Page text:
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Voluntary Early Mediation (VEM) Program

Choosing a Mediator

File the Mediation Consent form (43KBPDF) or contact us at 415-782- 9000 x8787 or

Elizabeth E. Bader
Bader Conflict Resolution Services

Areas of Experience: Healthcare, Intra-organizational, Medical Malpractice, Partnership Dissolution, Professional Malpractice, Real Estate.

When cases don’t settle, it is often because of emotional issues.
The problem is fairly straightforward: most people take the conflict personally and the outcome of the mediation as a reflection of who they are.

To deal with this, Elizabeth Bader’s approach to mediation is geared to dealing with issues of self and identity — also known as “face” or “ego” issues —  as these are often the chief obstacle to resolution. She is an expert on the subject: her award-winning publications, which integrate law, psychology, neurobiology and spirituality, have won her high praise within the legal and psychology professions. 

Bader is also keenly aware that some people experience contact with the other side as traumatic, or the mediation itself may act as a trigger related to traumatic events from the past. She has completed a three-year program on trauma with the Somatic Experiencing Trauma Institute, a cutting-edge trauma program. As a result, she is trained in how to read body language for indications of trauma, and how to create safe spaces for parties and counsel.

Realism about the law and the courts and what they can and cannot do for litigants is also an important part of attaining successful resolution of disputes. Bader has been a lawyer for almost 30 years. Prior to becoming a mediator, she was an appellate lawyer, and litigated cases before the California Supreme Court and the Ninth Circuit Court of Appeals. She uses her decades of experience to emphasize to parties the importance of being practical and realistic in their settlement positions.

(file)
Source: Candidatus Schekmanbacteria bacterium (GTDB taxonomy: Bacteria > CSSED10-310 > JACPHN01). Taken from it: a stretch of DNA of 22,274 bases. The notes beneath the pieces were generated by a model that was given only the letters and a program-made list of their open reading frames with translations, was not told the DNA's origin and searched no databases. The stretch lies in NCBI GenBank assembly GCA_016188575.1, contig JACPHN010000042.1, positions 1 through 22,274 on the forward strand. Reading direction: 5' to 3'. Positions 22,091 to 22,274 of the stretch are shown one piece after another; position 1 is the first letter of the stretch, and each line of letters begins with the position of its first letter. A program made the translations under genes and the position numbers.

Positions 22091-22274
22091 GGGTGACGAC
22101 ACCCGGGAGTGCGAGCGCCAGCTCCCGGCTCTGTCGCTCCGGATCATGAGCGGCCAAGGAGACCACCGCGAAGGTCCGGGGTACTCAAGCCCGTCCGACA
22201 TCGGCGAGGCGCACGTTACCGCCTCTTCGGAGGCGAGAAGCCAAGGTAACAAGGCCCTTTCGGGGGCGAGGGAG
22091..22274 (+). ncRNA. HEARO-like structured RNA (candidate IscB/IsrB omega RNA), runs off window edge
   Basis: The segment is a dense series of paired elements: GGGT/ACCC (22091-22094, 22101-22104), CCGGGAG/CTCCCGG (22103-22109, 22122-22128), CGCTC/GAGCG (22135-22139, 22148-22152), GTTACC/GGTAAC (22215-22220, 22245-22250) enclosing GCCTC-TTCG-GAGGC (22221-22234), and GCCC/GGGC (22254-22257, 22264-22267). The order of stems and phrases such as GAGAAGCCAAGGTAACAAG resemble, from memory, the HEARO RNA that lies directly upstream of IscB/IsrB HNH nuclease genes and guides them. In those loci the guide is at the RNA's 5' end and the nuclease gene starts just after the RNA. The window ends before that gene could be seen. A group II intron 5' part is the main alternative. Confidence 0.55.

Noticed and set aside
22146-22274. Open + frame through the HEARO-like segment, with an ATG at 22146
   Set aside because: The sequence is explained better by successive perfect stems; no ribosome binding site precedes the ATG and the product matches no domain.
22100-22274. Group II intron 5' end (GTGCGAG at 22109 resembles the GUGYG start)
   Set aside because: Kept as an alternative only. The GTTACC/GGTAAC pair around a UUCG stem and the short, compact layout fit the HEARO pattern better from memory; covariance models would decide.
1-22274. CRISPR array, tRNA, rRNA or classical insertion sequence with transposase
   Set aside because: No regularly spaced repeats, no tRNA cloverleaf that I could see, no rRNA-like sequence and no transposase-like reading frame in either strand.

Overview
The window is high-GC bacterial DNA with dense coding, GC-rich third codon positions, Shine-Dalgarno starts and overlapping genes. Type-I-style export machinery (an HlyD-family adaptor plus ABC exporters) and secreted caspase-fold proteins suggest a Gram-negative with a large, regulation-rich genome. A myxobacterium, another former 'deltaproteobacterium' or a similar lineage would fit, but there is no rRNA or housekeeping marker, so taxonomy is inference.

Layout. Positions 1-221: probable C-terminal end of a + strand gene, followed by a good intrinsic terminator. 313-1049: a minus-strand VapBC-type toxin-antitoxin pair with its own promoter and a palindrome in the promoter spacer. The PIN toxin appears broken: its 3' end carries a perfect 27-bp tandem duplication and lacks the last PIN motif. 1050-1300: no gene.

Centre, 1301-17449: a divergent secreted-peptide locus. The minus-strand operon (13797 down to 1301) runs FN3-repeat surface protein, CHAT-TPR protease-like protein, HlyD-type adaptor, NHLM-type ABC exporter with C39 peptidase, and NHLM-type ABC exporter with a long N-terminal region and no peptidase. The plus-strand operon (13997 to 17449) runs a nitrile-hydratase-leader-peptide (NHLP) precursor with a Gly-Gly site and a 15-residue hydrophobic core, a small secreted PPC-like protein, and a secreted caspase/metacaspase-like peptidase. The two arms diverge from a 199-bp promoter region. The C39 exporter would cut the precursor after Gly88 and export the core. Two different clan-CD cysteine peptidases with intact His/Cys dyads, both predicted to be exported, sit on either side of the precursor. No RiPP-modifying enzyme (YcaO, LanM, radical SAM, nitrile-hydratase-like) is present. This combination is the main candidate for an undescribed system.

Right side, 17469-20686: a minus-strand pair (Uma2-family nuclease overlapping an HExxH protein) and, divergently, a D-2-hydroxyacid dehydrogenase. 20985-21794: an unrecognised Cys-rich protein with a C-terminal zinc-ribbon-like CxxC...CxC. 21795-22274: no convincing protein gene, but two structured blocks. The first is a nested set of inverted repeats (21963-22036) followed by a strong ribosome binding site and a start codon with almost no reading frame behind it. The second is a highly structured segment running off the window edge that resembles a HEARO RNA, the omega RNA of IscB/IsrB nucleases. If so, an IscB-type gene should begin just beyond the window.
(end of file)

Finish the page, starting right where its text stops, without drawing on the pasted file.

Using her unique blend of psychology and conflict resolution skills, Bader has successfully mediated complex, multi-party, mass-tort-related litigation, as well as  cases in a variety of other subject matter areas. She is open to using therapists and other experts in mediation as helping professionals if to do so will help resolve disputes.

Bader has been recognized, both here and abroad, for her award-winning insights and publications on the psychology of mediation. In Europe, the project to Train Intercultural Mediators for a Multi-cultural Europe, which brought together universities, VET organizations and public authorities in seven countries to train intercultural mediators, relied on Bader's work extensively to develop training materials on the psychology of mediation. Their materials can be found here:

Bader's own publications include:

The Psychology Of Mediation, Part I: The Mediator’s Issues Of Self And Identity,

The Psychology and Neurobiology of Mediation, Cardozo Journal of Conflict Resolution (Winter 2016)

Understanding the Deeper Meaning of "Face" in Mediation,, Int'l J. of Applied Psychoanalytic Studies (December, 2011)

The Psychology of Mediation: Issues of Self & Identity and the IDR Cycle,, Pepperdine Dispute Resolution Law Journal (2010)


Hourly Rate: $375 for up to three parties; an additional $50 per hour for each additional party